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‘RUN Away from his Bail’
James Douglass


February 6, 1753

The Pennsylvania Gazette

RUN away from his bail, [1] in the township of Salisbury,

Lancaster County, in the province of Pennsylvania, A man named James Douglass, between 30 and 40 years of age, of middle stature, pale complexion:

Had on when he went away, An old felt hat, worsted cap, an old brown coat, piecin several places, two blue jackets, one of a lighter blue than the other, two check shirts, the neck and sleeves of one of the shirts is different from the body, sheepskin breeches, flower about the button holes, sky blue stockings, pretty good shoes, without buckles;

has a wart under his left ear; and is a great snuff taker: He took a pocket pistol with him. He came from Ireland last year, and has a receipt that he got from Mr. Knox, in Londonderry, when he paid his passage; and supposed he will pass by it. [2]

Whoever takes up and secures the said James Douglass, so as the subscriber may have him again, shall have Three Pounds as a reward, paid by me WILLIAM McCANANT.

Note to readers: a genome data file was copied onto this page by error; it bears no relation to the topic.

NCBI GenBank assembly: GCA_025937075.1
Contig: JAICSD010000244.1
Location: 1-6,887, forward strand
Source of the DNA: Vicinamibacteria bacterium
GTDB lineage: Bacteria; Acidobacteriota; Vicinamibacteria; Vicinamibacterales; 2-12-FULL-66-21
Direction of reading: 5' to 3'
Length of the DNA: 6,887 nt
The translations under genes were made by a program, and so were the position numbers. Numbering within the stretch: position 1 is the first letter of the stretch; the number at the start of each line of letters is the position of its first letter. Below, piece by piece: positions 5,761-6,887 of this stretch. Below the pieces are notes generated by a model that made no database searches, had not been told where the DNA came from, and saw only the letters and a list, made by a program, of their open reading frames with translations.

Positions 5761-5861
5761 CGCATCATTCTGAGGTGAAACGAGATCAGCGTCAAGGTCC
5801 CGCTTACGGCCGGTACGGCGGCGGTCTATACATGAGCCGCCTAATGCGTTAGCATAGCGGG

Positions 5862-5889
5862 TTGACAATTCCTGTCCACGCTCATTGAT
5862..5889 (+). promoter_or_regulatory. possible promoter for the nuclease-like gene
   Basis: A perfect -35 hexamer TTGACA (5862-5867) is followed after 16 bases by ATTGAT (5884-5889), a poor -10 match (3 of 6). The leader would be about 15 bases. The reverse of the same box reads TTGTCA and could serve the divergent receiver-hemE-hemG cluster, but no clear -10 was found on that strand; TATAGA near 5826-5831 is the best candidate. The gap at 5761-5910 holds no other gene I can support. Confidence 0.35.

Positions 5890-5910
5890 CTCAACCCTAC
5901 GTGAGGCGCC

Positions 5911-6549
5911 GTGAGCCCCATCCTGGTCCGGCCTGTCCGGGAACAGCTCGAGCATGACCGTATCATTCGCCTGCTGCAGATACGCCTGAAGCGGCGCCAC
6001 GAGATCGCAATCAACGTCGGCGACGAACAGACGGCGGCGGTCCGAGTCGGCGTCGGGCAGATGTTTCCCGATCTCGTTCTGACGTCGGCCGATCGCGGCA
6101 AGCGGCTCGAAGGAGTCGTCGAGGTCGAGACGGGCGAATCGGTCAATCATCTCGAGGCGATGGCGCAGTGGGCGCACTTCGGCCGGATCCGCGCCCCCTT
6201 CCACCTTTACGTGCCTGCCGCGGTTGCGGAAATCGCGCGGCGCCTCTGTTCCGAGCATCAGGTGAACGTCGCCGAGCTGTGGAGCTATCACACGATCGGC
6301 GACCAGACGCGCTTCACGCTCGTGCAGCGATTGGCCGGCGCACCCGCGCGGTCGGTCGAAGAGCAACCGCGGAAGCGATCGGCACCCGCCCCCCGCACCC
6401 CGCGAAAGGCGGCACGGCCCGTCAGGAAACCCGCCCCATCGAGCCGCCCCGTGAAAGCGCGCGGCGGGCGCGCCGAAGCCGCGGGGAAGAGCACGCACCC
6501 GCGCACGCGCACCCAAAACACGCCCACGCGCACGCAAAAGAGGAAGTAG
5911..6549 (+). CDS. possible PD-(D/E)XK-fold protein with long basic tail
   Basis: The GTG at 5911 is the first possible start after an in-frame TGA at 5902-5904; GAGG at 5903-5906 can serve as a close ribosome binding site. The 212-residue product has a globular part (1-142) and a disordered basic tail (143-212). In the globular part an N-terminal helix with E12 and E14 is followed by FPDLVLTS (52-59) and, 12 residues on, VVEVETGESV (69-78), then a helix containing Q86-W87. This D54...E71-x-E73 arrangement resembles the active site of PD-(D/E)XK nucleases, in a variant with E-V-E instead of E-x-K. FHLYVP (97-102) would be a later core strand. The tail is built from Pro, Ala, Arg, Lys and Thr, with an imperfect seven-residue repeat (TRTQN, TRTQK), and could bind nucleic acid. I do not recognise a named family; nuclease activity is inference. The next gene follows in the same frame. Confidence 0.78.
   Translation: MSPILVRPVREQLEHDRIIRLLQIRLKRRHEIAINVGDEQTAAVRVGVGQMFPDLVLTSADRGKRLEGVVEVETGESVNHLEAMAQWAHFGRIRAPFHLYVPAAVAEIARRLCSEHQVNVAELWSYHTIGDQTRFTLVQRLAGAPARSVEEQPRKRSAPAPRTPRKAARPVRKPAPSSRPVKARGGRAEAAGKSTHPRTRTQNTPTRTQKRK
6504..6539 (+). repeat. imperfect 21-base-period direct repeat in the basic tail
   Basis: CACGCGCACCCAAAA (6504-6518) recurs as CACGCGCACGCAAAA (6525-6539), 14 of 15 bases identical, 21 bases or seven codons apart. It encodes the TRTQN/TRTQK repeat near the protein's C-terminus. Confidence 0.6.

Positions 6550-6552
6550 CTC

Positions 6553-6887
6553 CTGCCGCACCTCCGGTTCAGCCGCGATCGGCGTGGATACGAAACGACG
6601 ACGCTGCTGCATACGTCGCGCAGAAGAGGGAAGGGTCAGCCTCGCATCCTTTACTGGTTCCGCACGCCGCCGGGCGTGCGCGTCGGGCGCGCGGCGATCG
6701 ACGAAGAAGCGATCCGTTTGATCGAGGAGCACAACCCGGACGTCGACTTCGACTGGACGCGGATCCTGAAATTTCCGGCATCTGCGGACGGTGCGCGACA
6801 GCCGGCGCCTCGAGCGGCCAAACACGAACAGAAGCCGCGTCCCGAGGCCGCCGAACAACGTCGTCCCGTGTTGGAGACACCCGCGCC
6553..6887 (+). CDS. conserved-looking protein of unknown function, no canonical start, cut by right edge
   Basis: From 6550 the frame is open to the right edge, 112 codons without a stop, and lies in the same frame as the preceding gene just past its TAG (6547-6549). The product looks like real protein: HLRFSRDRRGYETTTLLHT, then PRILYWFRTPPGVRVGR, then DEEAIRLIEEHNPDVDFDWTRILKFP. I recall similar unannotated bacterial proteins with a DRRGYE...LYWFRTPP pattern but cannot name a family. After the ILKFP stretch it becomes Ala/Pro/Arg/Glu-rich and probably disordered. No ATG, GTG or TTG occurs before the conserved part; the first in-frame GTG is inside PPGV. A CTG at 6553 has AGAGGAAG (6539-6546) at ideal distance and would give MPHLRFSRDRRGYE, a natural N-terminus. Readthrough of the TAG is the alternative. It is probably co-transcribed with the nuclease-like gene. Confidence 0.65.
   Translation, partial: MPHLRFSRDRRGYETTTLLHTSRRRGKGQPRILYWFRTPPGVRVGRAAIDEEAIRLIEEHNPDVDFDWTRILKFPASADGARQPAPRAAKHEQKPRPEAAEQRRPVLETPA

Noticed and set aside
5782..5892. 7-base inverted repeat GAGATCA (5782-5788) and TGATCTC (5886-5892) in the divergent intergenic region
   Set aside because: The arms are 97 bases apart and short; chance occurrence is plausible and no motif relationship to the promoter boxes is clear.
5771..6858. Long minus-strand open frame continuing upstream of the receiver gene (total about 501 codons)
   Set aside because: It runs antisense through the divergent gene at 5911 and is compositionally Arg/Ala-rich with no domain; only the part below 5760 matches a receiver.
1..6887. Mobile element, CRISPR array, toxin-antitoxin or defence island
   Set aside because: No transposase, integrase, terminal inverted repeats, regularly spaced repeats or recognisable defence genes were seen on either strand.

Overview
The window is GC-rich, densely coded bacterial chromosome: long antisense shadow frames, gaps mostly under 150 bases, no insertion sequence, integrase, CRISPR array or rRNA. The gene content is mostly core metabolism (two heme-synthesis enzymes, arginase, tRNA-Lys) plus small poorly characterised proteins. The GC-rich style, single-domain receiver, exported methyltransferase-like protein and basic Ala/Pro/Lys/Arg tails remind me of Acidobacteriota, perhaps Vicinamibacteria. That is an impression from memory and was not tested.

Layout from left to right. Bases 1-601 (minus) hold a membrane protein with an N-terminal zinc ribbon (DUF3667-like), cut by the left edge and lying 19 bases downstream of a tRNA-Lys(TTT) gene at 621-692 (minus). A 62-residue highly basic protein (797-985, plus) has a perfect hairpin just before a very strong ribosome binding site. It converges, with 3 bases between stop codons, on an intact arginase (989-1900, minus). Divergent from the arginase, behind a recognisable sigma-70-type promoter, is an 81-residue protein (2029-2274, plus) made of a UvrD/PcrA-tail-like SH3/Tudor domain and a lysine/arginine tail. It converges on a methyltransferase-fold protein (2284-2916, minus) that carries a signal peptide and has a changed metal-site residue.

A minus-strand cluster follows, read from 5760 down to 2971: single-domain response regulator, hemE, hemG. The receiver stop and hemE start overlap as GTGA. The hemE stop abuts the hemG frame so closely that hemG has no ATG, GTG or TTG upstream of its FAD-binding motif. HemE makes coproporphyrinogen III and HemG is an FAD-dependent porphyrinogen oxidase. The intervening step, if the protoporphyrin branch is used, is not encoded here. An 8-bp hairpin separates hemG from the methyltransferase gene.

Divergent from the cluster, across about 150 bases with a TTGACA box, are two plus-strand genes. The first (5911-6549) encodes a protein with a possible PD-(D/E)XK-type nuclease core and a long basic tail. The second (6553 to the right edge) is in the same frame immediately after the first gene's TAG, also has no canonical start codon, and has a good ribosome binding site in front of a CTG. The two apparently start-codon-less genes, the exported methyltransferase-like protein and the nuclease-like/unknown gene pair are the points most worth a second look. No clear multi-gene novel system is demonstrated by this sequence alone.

Notes

1. ORIGIN

Middle English: from Old French, literally ‘custody, jurisdiction,’ from Old French bailler ‘take charge of,’ from Latin bajulare ‘bear a burden.’

1. ORIGIN

Middle English (denoting the outer wall of a castle): from Old French baile ‘palisade, enclosure,’ baillier ‘enclose,’ perhaps from Latin baculum ‘rod, stick.’ Compare with bailey.

a. abandon a commitment, obligation, or responsibility:

i. N. AMER.

Informal (bail on) let (someone) down by failing to fulfill a commitment, obligation, or responsibility:

1. ORIGIN

early 17th cent.: from obsolete bail ‘bucket,’ from French baille, based on Latin bajulus ‘carrier.’

Jailing, goaling and bail all seem to be related terms endemic to the condition of forced labor in early America.

2. Douglass has a receipt for payment across the Atlantic, indicating that he may have become bond to Mister McCanant by selling himself on arival or by falling into debt.

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